New York: City's Graphic Ad on Dangers of HIV Is Dividing Activists
January 7, 2011
A hard-hitting HIV prevention television ad released by the New York City health department is getting a mixed reception from activists. The ad emphasizes several health risks associated with HIV infection that persist even in the era of effective treatment, and it promotes condom use.
"Studies have shown that scare tactics are not effective," said Marjorie Hill, CEO of Gay Men's Health Crisis. The ad "misses the mark in fairly and accurately representing what it's like to have HIV/AIDS," said Jarrett Barrios, president of Gay and Lesbian Alliance Against Defamation. Other groups that oppose the ad include Housing Works, the National Association of People with AIDS, and the city's HIV Health and Human Services Planning Council.
On the other hand, Larry Kramer, author and founder of ACT UP, praised the ad in an e-mail message: "This ad is honest and true and scary, all of which it should be. HIV is scary, and all attempts to curtail it via lily-livered nicey-nicey prevention' tactics have failed."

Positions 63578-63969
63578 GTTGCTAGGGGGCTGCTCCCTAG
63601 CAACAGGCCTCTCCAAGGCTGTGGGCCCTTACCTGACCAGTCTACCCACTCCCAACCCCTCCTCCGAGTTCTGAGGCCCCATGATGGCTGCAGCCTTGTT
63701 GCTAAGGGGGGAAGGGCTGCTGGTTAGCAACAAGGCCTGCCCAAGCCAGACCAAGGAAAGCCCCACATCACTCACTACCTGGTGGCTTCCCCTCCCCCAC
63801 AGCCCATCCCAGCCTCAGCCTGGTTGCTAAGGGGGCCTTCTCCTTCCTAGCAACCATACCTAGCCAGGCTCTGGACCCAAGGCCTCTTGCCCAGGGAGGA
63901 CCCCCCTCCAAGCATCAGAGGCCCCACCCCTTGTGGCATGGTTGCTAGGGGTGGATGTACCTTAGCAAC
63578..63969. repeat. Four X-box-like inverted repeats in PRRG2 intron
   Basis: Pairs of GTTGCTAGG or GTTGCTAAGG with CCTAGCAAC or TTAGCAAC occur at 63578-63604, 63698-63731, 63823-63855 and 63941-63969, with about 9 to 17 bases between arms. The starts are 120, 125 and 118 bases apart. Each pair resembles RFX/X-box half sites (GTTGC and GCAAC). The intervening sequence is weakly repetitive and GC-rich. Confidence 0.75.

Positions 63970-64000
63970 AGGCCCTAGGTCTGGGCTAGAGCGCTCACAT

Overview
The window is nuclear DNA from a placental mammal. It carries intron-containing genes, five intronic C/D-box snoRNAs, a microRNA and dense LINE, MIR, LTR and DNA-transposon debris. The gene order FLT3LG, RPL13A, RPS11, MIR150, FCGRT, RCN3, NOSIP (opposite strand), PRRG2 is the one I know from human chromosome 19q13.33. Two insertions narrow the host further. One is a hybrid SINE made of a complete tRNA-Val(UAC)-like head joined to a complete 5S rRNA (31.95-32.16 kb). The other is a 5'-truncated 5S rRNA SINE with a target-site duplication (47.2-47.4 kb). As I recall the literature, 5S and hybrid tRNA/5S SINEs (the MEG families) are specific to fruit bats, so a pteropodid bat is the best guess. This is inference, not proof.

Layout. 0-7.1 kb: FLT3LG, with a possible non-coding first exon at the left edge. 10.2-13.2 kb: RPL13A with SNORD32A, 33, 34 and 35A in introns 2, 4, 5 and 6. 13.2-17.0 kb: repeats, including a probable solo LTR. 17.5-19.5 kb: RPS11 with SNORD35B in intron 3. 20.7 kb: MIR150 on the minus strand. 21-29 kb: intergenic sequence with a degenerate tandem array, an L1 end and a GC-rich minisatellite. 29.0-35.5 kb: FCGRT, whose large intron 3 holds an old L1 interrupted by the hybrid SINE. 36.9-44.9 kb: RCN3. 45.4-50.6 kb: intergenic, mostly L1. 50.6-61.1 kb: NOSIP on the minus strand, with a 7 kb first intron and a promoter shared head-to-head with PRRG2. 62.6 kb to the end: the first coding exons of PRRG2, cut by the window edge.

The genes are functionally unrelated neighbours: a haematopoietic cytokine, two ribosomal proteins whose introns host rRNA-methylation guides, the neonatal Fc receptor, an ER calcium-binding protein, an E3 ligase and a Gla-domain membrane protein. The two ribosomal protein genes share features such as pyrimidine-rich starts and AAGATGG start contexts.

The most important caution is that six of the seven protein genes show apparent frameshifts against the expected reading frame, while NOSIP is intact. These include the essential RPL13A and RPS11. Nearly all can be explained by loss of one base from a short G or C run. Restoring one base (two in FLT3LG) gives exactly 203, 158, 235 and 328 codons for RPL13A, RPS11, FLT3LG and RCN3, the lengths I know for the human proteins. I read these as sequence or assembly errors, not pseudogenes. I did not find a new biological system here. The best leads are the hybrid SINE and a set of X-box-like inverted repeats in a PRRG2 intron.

Members of the target audience, Latino and black men ages 18-30 who have sex with men, were involved in focus group testing of the ad, city health officials said. The attention-grabbing approach reflects what worked for the city in past anti-smoking campaigns, they added.
"One of the points they kept making is you need to hit hard and do something to counteract the pharmaceutical ads that say having HIV is a walk in the park," said Dr. Monica Sweeney, assistant commissioner of the city's bureau of HIV prevention and control.
The city stands by the federally funded campaign, which cost $726,000 and was created by DCF Advertising. It is running on several cable and broadcast channels through mid-January and also is online at YouTube.com.
New York Times
01.04.2011; Anemona Hartocollis
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This article was provided by U.S. Centers for Disease Control and Prevention. It is a part of the publication CDC HIV/Hepatitis/STD/TB Prevention News Update. Visit the CDC's website to find out more about their activities, publications and services.
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